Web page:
Amending Section 25 of the Constitution is officially before Parliament again after the National Assembly passed a motion on Thursday to establish an ad hoc committee to draft an amendment to allow expropriation without compensation.
In the debate on the motion, the old fault lines between parties who supported amending the Constitution and those who did not, have emerged yet again. The DA, IFP, FF Plus and ACDP opposed the motion.
ANC chief whip Pemmy Majodina brought the motion, which noted the fifth Parliament adopted a report by the constitutional review committee (CRC) recommending the Constitution should be amended so section 25 makes “explicit that which is implicit in the Constitution, with regards to expropriation of land without compensation, as a legitimate option for land reform, so as to address the historic wrongs caused by the arbitrary dispossession of land, and in so doing ensure equitable access to land and further empower the majority of South Africans to be productive participants in ownership, food security and agricultural reform programmes”.
She also noted an ad hoc committee was established for this purpose by the fifth Parliament, but it had not completed its task before Parliament was dissolved before the May general elections. The committee recommended that the matter should be concluded by the sixth Parliament.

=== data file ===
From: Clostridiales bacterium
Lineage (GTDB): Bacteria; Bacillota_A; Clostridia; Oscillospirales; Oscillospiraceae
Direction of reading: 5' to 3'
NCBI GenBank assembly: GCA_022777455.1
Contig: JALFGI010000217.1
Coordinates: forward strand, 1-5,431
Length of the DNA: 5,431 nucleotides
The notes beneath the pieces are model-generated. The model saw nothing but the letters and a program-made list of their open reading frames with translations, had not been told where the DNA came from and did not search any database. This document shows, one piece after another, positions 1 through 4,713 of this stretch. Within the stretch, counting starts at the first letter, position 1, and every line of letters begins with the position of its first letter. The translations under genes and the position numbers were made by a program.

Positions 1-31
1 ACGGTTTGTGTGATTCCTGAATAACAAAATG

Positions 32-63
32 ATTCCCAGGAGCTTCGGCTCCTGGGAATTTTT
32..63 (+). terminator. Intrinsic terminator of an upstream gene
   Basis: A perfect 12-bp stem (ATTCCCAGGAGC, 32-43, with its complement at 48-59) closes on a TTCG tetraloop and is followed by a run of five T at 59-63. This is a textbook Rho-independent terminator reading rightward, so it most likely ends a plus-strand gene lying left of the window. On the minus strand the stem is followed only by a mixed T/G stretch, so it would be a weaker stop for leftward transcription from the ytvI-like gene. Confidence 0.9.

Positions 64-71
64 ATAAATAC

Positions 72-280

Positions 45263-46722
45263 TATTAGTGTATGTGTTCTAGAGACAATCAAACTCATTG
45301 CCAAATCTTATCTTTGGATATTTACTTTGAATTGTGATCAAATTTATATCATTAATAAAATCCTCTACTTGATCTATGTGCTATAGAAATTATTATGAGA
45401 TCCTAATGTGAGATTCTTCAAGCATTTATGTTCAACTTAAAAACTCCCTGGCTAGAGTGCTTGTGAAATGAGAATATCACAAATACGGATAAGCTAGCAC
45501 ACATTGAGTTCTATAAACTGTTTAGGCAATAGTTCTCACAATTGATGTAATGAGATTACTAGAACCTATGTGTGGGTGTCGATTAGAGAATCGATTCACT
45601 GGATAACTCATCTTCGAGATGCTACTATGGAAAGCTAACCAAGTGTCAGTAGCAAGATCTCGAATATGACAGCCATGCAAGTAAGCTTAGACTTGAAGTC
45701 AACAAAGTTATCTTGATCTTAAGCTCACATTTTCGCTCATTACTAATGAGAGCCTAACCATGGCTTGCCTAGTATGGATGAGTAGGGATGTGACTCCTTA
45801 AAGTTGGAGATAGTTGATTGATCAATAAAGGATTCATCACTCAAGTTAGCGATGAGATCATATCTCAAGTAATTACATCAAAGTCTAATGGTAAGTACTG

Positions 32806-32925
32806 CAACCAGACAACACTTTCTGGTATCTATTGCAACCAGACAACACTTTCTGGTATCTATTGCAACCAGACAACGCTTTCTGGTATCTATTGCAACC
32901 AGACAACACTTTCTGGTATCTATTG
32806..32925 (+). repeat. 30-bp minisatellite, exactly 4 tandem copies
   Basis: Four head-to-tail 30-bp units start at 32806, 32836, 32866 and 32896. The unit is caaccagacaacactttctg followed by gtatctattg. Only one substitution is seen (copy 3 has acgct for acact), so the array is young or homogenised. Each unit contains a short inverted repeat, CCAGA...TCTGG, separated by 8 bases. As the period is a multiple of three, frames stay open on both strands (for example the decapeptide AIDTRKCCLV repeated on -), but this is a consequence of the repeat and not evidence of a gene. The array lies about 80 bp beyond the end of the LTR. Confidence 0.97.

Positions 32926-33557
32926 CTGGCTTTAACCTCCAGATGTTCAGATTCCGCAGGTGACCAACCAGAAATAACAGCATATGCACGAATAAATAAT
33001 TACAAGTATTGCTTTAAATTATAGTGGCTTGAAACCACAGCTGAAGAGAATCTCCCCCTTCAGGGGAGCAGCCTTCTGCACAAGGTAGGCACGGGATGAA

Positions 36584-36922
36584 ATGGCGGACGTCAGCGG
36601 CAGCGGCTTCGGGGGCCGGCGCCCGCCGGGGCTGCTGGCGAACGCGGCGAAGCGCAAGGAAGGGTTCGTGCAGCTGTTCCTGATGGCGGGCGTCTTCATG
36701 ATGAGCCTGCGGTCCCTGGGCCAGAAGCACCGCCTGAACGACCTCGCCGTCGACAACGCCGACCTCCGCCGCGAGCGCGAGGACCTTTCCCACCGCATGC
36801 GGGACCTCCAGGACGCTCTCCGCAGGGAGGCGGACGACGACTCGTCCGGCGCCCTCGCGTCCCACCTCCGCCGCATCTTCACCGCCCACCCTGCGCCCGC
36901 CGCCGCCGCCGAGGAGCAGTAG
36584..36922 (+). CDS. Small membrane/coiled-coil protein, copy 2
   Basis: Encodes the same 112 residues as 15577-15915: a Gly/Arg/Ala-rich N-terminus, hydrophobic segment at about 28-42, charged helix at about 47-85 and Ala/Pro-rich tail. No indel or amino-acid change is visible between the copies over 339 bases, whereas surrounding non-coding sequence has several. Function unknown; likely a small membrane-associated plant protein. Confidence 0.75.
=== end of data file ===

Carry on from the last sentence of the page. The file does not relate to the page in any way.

“We are hungry, we want our land back”
“We must complete this. We are hungry, we want our land back,” Majodina said after introducing the motion, to applause from the ANC and EFF.
DA chief whip John Steenhuisen said it was a “smokescreen for the government’s failure with land reform over the past two decades”. He added the CRC process was “legally, procedurally and constitutionally flawed”.
“What this motion is, it is the greatest hoax perpetrated on the people of South Africa,” Steenhuisen said.
EFF MP Hlengiwe Mkhaliphi said an amendment to section 25 would “reflect the pain where we come from as black people”.
She added in its current form, section 25 “draws a moral equivalence between the dispossessed and the dispossessors”.
“It makes the settler equal to the dispossessed,” Mkhaliphi said.
She added the EFF would ensure the ANC does not introduce “artificial amendments” and that the land was returned to its “rightful owners, which is the black people”.